As for safety, I tend to use the same precautions no matter where I am. Remember .... "On the south side of Chicago, it's the meanest part of town. If you go down there, you'd better just beware of a man named Leroy Brown!!!"

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    1. We are with you Mary-Pat! We really have only the media to go by with some of these countries and we all know that the media doesn't always paint the true picture. The only way is to see for yourself. As long as you go prepared, know the laws and the customs and follow them you shouldn't have a problem. Get to know the country and it's people and then you have a better understanding. It's all a learning process and again you may come away still not agreeing with their culture by at least then you are more informed.

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  2. I would have no qualms about visiting any country but I must be honest I won't be visiting any country that puts our safety at a risk greater than other places I have yet to visit. In other words the likelihood of us visiting Iran, North Korea or Syria anytime soon is unlikely since we have yet to visit such places as Scotland, Croatia, Ecuador, or Panama...

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    1. Yeah, I see what you're saying. However, using that logic you may well be safer in Iran or North Korea, (Syria would probably not make a good travel destination right now!) than you are in the United States itself since I can't find any reports of a typical American tourist ever being unsafe in those countries.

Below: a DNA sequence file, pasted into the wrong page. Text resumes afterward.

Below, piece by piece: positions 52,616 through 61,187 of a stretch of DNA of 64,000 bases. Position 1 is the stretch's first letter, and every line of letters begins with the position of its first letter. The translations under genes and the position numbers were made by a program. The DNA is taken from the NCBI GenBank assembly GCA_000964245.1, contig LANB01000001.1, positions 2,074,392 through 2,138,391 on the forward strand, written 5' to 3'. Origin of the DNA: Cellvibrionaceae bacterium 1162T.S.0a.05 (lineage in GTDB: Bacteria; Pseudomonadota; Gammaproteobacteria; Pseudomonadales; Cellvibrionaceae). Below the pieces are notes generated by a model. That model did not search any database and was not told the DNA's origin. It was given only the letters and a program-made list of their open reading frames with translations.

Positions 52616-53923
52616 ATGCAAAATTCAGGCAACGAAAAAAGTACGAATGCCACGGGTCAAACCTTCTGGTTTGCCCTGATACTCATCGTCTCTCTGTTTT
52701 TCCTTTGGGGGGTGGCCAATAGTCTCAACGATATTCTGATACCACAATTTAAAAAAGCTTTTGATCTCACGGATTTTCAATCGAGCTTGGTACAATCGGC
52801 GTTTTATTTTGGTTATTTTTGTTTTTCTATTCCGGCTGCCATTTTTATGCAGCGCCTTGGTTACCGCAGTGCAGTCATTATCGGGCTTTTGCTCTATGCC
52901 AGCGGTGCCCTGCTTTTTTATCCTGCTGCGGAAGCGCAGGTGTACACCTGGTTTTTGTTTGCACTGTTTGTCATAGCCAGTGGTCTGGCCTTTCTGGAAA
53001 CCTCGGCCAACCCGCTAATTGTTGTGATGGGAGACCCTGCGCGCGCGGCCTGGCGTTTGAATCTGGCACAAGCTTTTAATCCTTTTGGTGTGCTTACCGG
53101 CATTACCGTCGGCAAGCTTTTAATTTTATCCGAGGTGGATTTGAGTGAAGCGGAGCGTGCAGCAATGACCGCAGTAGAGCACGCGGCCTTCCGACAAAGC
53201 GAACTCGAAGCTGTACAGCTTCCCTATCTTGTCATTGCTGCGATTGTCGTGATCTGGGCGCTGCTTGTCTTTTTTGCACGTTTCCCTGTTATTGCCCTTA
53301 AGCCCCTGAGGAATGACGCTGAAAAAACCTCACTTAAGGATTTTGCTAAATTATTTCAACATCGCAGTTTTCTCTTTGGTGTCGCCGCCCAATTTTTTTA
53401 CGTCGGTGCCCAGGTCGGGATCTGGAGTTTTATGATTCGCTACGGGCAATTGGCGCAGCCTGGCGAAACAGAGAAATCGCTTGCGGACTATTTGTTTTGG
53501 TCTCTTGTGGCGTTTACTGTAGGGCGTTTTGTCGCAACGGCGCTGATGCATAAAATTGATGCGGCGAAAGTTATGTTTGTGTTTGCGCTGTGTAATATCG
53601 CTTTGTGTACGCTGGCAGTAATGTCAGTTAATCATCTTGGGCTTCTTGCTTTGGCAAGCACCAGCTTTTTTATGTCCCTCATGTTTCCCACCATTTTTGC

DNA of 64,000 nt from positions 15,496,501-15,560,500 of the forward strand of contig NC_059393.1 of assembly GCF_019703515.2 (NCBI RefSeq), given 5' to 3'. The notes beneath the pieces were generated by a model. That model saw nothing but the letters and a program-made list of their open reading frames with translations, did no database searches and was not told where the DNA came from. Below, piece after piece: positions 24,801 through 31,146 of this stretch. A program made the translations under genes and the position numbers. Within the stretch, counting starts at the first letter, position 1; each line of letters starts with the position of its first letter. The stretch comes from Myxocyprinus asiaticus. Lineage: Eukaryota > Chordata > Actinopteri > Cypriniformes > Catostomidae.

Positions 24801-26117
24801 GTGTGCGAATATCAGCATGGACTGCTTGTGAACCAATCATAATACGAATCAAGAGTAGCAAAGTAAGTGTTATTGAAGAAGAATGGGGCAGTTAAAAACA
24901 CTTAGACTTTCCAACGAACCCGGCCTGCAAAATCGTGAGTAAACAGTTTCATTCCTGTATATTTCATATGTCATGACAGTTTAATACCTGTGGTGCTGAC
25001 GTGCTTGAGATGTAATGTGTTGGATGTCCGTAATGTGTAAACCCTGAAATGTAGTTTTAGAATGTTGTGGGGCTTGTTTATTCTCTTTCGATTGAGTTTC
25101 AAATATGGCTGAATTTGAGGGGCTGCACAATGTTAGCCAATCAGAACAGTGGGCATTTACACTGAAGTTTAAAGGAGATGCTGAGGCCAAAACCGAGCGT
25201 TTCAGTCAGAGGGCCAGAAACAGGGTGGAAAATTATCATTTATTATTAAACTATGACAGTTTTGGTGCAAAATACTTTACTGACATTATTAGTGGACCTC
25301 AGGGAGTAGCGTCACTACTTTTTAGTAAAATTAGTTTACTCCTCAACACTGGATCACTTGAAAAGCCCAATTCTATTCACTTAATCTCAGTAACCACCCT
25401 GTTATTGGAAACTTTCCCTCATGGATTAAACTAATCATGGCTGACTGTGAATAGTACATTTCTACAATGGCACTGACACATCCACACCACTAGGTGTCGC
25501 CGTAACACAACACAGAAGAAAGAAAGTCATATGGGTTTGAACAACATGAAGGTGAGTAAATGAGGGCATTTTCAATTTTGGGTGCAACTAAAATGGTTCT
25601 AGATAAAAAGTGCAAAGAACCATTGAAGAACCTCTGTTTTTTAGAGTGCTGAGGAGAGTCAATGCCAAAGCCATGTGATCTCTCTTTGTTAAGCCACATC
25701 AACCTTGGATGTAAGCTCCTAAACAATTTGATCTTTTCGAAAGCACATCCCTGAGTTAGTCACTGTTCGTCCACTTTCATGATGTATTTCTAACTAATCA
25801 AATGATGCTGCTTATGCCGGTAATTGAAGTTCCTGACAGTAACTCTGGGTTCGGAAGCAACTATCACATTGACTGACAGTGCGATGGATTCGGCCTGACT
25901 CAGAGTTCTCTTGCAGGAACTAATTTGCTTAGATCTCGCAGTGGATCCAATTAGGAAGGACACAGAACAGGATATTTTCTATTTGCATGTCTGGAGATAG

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  3. I would visit some countries, probably not Syria right now or any other country that had serious unrest. But I think it would be interesting to visit places that aren't on many people's radar like North Korea or Cuba. It's a great experience to see how other people live. Greece was great for that, learned alot and appreciated home when we got back!

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    1. That to us is what traveling is all about. Learning about different cultures. Life in these countries is not necessarily bad for the people. History has shown us that the lives of some countries has actually improved for the people over what it had been with previous government. That's not to say their life is great but again in order to understand this you need to go there and talk first hand with the people. Again you may come away still not agreeing with it but you then have a better understanding.

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  4. Hi Kevin

    I travelled from Istanbul to Cairo about 15 years ago and Syria was amazing! I loved the country and the people. It makes me so sad to see what is happening there now, especially to the children. The President at the time was the current President's father and he was regarded as a god almost, along with his 2 sons, one of which had been killed in a helicopter crash. There were huge painted billboards of the family all over the place and no-one spoke against the president.

    I travelled to Cuba about 12 years ago but like you I wasn't there long enough. I travelled from Havana to the West coast (via Hemmingway's home) and fell in love with the country, culture, music well everything apart from the food (which at the time was understandably very limited outside of Havana and tourist resorts). In fact many places we ate in were in people's homes.
    I would like to return with Mr Sft and really see the whole island, and soon because things will change quickly when Fidel dies.

    North Korea-well I've been to China, and their human rights were pretty poor so I would consider North Korea. A BBC British journalist filmed there recently (he went disguised as a Professor with a group of students) and i watched his report which was really interesting but didn't make me want to go. South Korea would be my preference.